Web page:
8561 COMMISSIONER LANGFORD: Because what bothers me about any kind of new territory is that, of course, as I think you have made the point a number of times and perhaps best made in your reminder of that old adage about many a slip between the cup and the lip. It's hard to see where -- I mean this is so trite it hardly needs saying, but it really is it is difficult enough to make the rules going forward; almost impossible to figure out whether you have made them correctly.

8562 I have in mind the concept that in the end subscribers will pay somehow. That just because there are uncapped services, there is always elasticity, there is places where you could raise something a penny or half a penny or a nickel and whatever, that if you are getting fined, if you are getting penalized, if you are paying rebates, they are going to be taken out of one pocket and put into the next pocket and then passed on.

8563 I worry that a rebate or any kind of financial penalty scheme, though you certainly declare that it works, may work to the disadvantage of subscribers.

8564 Do you have any way of sort of looking into the future and seeing how that plays out or if there are safeguards for that?

8565 DR. TAYLOR: Well, yes, I think so. I mean at least for the financial one, the money goes in one pocket -- goes out of one pocket and comes back in the other. That one doesn't worry me so much in the sense that money in a large corporation, any corporation, is fungible. It is the fact that it doesn't -- there is no little note on a dollar bill that goes floating through that says, "Oh, this one is for the penalty," and it goes into a particular direction. It all flows into a pot.

8566 What that means is, if an ILEC were to pay penalties for something it would have no more ability or incentive to go get that money, that is the money, the $10 that it had to pay in a penalty, from some other service, than it would under any circumstances. If it could get $10 more out of toll service, gee, it would get it, even if it weren't being penalized in a competitive market.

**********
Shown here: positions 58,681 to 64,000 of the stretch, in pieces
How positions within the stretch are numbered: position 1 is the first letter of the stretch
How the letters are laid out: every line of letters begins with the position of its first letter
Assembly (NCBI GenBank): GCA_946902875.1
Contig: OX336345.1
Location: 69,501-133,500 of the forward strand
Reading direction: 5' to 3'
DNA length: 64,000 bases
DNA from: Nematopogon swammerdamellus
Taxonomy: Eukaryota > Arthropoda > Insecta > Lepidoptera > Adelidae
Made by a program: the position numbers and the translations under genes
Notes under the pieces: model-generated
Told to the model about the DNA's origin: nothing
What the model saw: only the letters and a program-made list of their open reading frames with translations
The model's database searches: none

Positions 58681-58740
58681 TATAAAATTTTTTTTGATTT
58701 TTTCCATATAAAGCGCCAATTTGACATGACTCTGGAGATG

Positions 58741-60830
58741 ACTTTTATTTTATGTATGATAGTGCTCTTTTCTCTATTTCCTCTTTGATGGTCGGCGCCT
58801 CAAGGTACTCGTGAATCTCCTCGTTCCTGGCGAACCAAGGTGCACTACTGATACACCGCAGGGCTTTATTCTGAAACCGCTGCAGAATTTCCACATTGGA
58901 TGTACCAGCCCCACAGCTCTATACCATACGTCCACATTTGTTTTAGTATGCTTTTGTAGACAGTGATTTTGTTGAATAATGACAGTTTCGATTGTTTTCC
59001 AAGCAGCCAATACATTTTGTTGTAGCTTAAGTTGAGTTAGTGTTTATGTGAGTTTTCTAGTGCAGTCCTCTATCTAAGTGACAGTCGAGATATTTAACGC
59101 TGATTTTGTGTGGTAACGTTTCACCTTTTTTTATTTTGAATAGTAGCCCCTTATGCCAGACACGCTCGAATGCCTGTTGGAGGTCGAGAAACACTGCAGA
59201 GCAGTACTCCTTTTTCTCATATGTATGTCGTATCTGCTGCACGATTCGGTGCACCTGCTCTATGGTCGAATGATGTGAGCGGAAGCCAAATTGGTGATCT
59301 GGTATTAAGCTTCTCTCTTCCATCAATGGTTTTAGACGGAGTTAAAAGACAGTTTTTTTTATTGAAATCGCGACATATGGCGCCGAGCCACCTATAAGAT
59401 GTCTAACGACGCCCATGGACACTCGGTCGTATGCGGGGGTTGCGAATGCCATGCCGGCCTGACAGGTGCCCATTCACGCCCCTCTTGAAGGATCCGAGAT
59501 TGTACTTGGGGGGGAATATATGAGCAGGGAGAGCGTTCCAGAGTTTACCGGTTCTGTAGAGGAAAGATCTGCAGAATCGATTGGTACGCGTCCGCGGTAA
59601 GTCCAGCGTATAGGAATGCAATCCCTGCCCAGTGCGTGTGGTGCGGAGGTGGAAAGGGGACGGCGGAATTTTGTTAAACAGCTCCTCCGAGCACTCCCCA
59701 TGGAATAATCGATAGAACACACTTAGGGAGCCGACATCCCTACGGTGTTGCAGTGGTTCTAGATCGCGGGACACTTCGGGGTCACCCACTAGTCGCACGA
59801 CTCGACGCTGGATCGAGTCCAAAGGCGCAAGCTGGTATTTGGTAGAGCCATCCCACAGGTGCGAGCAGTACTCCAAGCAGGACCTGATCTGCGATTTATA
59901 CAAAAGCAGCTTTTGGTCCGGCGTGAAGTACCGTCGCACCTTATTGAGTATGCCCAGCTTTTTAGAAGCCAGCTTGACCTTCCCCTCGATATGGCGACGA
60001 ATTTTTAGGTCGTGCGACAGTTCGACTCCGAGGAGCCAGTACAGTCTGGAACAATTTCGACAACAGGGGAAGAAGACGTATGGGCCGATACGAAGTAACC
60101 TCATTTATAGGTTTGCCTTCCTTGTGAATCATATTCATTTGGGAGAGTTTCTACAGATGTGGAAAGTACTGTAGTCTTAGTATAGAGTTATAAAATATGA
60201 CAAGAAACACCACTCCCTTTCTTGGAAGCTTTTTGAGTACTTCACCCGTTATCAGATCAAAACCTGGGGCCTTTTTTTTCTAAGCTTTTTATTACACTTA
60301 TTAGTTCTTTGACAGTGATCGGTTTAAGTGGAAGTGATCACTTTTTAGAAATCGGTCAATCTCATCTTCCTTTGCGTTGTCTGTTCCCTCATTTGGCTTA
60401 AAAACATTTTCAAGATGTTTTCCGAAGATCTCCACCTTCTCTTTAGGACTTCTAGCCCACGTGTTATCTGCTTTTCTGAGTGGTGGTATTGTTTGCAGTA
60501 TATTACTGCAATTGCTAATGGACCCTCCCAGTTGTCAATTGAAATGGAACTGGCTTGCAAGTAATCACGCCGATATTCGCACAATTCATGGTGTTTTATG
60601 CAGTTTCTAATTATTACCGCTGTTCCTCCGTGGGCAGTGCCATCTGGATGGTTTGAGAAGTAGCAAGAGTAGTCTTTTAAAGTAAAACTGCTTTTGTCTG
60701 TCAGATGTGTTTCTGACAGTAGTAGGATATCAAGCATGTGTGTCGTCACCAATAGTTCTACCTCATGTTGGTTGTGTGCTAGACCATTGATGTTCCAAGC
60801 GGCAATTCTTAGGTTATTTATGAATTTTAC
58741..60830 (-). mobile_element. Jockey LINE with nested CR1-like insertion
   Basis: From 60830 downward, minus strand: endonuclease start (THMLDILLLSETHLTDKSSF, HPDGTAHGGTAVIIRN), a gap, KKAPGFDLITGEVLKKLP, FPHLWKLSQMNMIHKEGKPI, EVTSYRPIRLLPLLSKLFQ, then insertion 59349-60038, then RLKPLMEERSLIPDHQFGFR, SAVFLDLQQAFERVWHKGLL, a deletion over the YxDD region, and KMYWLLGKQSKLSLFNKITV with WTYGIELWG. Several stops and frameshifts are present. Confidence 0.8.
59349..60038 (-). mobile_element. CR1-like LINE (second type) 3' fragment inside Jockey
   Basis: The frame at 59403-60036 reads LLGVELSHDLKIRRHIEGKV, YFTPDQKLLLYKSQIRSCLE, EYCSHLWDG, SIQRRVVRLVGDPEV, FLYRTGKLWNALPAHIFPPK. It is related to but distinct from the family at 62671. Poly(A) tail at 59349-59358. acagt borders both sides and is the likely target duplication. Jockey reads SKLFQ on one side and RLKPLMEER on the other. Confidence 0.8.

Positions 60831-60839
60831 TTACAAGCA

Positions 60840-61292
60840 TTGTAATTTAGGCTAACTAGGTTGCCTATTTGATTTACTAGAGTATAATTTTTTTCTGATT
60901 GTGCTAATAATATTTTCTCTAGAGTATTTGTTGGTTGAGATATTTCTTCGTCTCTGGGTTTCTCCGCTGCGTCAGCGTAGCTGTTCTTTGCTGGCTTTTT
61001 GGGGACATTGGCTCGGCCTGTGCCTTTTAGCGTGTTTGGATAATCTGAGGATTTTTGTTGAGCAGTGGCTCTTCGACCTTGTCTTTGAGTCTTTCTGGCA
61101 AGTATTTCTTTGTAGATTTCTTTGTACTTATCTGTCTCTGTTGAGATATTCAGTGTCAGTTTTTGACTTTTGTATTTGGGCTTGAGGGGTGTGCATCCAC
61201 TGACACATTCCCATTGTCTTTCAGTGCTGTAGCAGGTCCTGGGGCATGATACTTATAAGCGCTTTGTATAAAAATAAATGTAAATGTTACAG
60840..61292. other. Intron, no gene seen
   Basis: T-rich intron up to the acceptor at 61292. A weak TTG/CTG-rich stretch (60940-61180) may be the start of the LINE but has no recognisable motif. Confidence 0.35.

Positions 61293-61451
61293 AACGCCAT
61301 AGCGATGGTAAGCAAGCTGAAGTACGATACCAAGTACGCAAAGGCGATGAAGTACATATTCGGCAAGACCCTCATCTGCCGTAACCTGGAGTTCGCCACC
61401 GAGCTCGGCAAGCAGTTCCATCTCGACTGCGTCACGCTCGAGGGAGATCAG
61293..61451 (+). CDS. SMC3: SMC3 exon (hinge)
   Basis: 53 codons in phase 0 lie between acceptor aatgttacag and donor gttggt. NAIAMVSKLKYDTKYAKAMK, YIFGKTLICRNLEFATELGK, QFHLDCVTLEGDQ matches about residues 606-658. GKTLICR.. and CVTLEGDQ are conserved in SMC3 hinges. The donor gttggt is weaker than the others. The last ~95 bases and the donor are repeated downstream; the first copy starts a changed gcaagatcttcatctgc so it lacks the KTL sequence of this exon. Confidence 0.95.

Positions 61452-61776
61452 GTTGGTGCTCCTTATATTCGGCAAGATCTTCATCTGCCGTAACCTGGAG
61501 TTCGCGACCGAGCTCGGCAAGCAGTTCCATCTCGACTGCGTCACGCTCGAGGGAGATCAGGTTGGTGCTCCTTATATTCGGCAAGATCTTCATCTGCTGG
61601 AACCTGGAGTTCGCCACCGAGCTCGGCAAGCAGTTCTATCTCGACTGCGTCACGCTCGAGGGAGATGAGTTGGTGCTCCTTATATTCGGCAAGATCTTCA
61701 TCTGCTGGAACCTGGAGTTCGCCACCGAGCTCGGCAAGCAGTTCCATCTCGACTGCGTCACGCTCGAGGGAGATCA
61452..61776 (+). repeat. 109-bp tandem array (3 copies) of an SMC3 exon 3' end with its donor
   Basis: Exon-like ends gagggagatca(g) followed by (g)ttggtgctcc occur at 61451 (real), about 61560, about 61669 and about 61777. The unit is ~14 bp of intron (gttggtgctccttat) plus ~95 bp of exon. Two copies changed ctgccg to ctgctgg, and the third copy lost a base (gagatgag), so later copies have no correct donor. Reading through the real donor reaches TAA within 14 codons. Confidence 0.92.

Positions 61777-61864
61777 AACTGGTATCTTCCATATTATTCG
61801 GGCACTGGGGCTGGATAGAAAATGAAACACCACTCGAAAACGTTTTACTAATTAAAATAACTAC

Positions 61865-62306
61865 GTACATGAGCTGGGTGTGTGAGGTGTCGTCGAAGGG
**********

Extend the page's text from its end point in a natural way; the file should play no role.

8567 In a regulated market, you know, I'm presuming that these companies, all of these companies, are smart enough to be pretty much at the margin. That is, getting enough profit as they can within the rules from the services that they have.

8568 So if you drop another little rule on which says "Screw up over here you are going to have to pay money," I don't think there is any other place where they can say "Because I had to pay $10 over here, you are going to have to pay me $10 to make me whole."

8569 Under rate of return regulation perhaps that would have been the case, unless you, which I assume you did, ruled out penalty payments as part of the rate base or the revenue requirement. But that is so much for your financial ones.

8570 COMMISSIONER LANGFORD: You don't see it as an incentive to sharpen the focus on trying to up rates that perhaps you just wouldn't look at to -- that this wouldn't be an incentive in any way having to pay penalties. Having to pay out wouldn't be an incentive to go and find ways to bring more in.

8571 DR. TAYLOR: Well, trust me, I think all of the companies in this room are looking very carefully at all ways of getting money. I'm just an economist, I am not privy to what they do, but I take it as my working hypothesis that they are all pretty good at maximizing profits.

8572 If I use that as my sort of lens through which I look at their behaviour, I would expect that if you penalize them for service quality, you may have a lot of other changes in their behaviour, but they are not going to be raising prices somewhere else in any way that they wouldn't have anyway.